Meta shareholders on Wednesday voted to reject a proposal to report on government censorship requests at the tech giant’s annual shareholder meeting.
The National Legal and Policy Center (NLPC) proposed a resolution requiring the social media company to publish a report specifying Meta’s policy for how it deals with “requests to remove or take down content from its platforms by the Executive Office of the President, Members of Congress, or any other agency, entity or subcontractor on behalf of the United States Government,” the NLPC stated in its resolution. Meta’s board of directors recommended against voting for NLPC’s proposal, which also requests an itemized list of government takedown requests, citing its already-existing dedication to transparency and independent oversight board as reasons for its opposition.
“We are committed to transparency through the publication of information on how we address government requests for user data, content violating local laws, global internet disruptions, and intellectual property,” Meta’s board of directors stated in its opposition statement, listing regular transparency reports published by the company.
However, NLPC’s director of corporate integrity Paul Chesser argued Meta’s transparency declaration was not authentic.
“Meta responds to our proposal … by saying the Company is transparent about such matters,” Chesser said in a statement. “But saying you are transparent doesn’t make it so.”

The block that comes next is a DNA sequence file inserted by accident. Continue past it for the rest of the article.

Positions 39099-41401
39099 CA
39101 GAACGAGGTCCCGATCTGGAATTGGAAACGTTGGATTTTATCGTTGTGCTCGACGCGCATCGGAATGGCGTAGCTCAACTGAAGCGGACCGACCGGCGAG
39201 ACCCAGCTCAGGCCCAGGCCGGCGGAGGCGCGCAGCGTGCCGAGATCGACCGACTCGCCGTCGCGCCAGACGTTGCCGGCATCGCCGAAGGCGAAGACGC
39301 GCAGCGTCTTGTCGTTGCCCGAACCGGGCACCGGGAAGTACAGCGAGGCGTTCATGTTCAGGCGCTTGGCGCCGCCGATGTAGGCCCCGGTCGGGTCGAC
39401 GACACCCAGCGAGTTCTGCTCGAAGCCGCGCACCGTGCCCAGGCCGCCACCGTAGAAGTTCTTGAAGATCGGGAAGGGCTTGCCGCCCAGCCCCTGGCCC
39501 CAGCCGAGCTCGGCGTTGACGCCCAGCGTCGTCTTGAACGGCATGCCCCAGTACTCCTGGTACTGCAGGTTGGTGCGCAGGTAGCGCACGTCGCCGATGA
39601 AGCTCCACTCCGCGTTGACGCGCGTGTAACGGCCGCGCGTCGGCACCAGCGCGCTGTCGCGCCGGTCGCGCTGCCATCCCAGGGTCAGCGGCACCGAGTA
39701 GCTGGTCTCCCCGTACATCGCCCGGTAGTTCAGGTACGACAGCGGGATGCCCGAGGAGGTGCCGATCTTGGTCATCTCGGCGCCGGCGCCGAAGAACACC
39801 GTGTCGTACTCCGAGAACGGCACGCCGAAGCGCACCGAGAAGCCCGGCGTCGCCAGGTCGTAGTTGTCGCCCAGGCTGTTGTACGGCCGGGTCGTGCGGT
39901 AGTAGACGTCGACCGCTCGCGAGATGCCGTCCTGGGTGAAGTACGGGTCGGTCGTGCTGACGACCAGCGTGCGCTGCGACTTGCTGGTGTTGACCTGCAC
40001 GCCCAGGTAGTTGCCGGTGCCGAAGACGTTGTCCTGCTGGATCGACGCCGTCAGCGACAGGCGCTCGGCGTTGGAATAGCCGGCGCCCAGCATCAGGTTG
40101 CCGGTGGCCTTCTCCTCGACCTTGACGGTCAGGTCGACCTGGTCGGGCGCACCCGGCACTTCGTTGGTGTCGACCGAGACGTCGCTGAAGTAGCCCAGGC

He said the transparency reports Meta refers to in its opposition statement are insufficient as they give “numbers, but no identities,” adding, “Facebook covers up and protects those government officials from being identified for their shameful, unconstitutional actions.”
The FBI warned Facebook shortly before the New York Post published its bombshell story on Hunter Biden’s laptop that a potential “Russian propaganda” operation relating to Biden could be imminent. Meta CEO Mark Zuckerberg said on “The Joe Rogan Experience” in August 2022. Facebook has also removed content following prompting from U.S. government officials, including Biden White House COVID adviser Andy Slavitt and White House Director of Digital Strategy Rob Flaherty, according to court documents in the ongoing censorship lawsuit Missouri v. Biden.
NLPC proposed that Meta be required to publish censorship requests “including the name and title of the official making the request; the nature and scope of the request; the date of the request; the Company’s action or inaction to the request; and a reason or rationale for the Company’s response, or lack thereof.”
Meta acknowledged it does not “publish specific [government takedown] requests” in its opposition statement. When the DCNF asked Meta about why they do not do this, a spokesperson sent a copy of the opposition statement. (RELATED: Meet The Investors And Activists Fighting To ‘Depoliticize’ America’s ‘Radically Left-Wing’ Corporations)
The NLPC additionally stated that court cases have established precedents that private companies cannot censor speech on behalf of the U.S. government, “as it has the same effect as direct government censorship.”
Meta’s board cited its independent oversight board, which “reviews a selection of Meta’s content decisions to help interpret our policies and respect free expression.”
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